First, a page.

Have you ever wondered what happens to balloons, bottles, plastic bags and other waste that gets whisked away by the south-easter. Where does it go?
Hayley McLellan of the Two Oceans Aquarium has seen first-hand the devastating effects of plastic on wildlife. This environmental campaigner spoke about the problem as part of the Wednesday talks at Kirstenbosch.
Did you know that every piece of plastic ever made on this planet still exists today? “Maybe in the future we can whizz it off to plastic planet, but for now we must deal with it,” says Ms McLellan.
She adds that all her campaigning research is based on scientific fact. She stopped using plastic bags nine years ago and is doing just fine.
The audience were shown a picture of a dead wandering albatross found on the remote Midway Attol which is more than 3 000km from any mainland. Its insides were clogged bottle tops and plastic particles. These magnificent seabirds have the largest wingspan of any bird. Of the 21 albatross species, 19 are threatened or endangered.
Holding a container of seawater filled with micro plastic, Ms McLellan says one of the threats to this species and other birds, including the endangered penguin, is that they eat or become tangled in plastic and other debris floating in the ocean. Mistaking plastic for food, they often feed it to their young.
The Two Oceans Aquarium, which has a marine animal disentanglement programme, has encountered turtles, penguins, dolphins and other creatures snared by cooldrink bottles, fishing line, box band strap, plastic bags, balloons and other materials. One of these creatures is Bob, a female green turtle found at De Hoop Nature Reserve in 2014.
“When she first arrived at the aquarium, Bob didn’t eat, instead pooping out balloons and plastic bags. Bob is doing well these days and forms part of our new Ocean exhibit,” says Ms McLellan.
She says there is an estimated 150 tons of plastic particles in our ocean. The World Economic Forum estimates that the equivalent of one garbage truck of waste goes into our oceans every minute. By 2050 this will be equal to four trucks a minute. “This gets into fish and eventually into us. Should we continue business as usual, in 2050 there’ll be more plastic than fish by weight,” says Ms McLellan.
There are thousands of informal waste collectors in South Africa making a living from waste.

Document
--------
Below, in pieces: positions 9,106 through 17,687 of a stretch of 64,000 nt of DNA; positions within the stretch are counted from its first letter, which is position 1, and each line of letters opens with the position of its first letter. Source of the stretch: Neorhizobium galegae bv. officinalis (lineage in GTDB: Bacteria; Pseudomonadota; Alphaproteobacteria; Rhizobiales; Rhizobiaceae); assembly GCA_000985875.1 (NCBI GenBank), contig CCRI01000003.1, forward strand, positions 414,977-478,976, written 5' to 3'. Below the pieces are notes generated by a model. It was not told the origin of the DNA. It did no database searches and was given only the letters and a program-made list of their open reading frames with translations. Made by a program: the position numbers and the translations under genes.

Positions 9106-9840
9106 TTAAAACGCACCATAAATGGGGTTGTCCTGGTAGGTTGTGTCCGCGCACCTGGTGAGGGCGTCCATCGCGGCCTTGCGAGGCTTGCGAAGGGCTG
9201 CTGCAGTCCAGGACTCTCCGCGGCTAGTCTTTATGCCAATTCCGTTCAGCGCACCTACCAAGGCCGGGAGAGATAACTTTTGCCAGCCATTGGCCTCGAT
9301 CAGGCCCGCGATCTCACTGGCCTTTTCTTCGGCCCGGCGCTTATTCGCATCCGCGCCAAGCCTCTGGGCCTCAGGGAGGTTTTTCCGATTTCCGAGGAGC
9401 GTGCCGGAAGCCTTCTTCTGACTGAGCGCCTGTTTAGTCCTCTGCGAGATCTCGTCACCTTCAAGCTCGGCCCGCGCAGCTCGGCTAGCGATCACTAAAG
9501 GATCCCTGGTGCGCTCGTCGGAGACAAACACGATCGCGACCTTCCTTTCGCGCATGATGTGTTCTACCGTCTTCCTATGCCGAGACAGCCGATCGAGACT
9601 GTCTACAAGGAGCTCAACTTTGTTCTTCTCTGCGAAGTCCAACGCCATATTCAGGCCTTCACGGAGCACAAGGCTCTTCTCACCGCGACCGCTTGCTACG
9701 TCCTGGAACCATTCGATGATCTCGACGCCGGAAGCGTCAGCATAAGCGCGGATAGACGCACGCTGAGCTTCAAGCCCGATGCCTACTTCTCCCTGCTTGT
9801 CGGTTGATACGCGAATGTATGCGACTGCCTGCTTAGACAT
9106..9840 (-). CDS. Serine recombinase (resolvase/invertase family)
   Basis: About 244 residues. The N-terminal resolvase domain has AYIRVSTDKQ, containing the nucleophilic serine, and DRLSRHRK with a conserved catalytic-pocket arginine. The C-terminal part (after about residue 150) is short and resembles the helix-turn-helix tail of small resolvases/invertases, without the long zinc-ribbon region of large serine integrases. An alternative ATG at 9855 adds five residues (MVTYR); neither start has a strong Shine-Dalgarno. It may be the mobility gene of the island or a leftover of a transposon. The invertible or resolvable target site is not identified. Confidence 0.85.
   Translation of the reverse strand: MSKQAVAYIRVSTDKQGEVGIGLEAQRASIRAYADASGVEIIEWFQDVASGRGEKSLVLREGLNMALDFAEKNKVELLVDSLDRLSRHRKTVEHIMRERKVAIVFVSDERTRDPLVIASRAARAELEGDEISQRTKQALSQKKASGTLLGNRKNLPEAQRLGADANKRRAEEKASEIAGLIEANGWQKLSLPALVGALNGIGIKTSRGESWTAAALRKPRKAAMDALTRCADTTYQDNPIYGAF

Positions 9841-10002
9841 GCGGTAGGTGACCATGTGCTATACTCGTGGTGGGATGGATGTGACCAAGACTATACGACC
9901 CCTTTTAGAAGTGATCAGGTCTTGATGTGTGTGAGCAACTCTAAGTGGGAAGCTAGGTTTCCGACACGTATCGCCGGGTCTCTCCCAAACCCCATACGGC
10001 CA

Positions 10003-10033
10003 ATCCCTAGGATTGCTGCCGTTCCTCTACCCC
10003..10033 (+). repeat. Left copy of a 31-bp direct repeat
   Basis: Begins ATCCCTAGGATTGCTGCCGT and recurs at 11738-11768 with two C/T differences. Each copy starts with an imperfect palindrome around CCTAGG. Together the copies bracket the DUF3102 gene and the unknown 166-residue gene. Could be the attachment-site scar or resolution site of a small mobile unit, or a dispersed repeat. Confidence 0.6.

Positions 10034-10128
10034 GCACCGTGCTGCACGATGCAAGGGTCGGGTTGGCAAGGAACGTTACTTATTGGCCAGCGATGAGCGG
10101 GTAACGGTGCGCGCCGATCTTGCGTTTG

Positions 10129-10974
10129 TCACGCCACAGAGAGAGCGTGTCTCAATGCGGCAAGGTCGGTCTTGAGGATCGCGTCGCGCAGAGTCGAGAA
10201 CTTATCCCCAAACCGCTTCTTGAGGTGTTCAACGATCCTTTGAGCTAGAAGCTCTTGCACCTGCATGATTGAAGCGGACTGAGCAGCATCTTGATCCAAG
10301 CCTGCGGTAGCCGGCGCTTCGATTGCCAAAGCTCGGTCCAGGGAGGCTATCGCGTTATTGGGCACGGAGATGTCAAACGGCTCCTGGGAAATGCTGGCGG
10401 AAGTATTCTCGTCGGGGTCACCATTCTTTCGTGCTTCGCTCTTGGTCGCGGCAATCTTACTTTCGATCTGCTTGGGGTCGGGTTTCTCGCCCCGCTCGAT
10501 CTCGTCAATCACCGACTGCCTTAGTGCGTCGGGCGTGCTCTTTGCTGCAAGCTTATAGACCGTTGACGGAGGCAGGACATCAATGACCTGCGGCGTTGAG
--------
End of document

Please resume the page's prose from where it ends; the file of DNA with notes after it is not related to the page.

“A paradigm shift is required where we begin to view our trash as treasure and create a circular economy,” says Ms McLellan.
The circular economy is growing in Europe at the moment, and it’s about a shift in perspective. She explained that circular business models provide a new way to deal with scarcity of resources, such as fossil fuels, raw materials and fresh water. It’s all about reducing. Recycling is only part of the solution, not the answer.
The Two Oceans Aquarium has six simple suggestions for individuals to assist in reducing plastic:
* Rethink the bag: launched at the aquarium in 2011, Ms McLellan says according to research conducted in 2010, approximately eight billion plastic shopping bags are used in South Africa each year, 96 percent of which end up in landfill after being used for about 20 minutes or less. Many find their way to our oceans where some are swallowed by animals who suffer an agonising, slow death.
* Bust your need for balloons: balloon releases can end up causing agonising and unnecessary death to animals.
* Bin your butts and kick the flick habit: cigarettes contain numerous toxins which seep into soil and groundwater. They are not biodegradable.
* Tap into the right water source: Cape Town has good tap water, do not buy bottled water. You are being duped by marketing into thinking it is a healthier option.
* Straws suck: they are used for about 30 seconds and fall into the top 10 litter items on beaches and can end up in the gullet of animals causing suffocation. Say no when waitrons offer them.
* Cut a loop, save a life – no noose is good news: before recycling, cut anything which comes in a circle, from box band straps to cool drink can separators. Ms McLellan also advises people to walk the talk – if others see you doing good, hopefully they will a too.
* For details about the free Wednesday talks at Kirstenbosch, contact Cathy Abbott on 021 465 6440, 072 201 2535, or firstname.lastname@example.org
* International Coastal Clean-up Day is on Saturday September 17. Two Oceans Aquarium is asking volunteers to meet at Soetwater Environmental Education Centre, Kommetjie, to collect litter between 10am and noon.
Call 021 418 3823 for more information.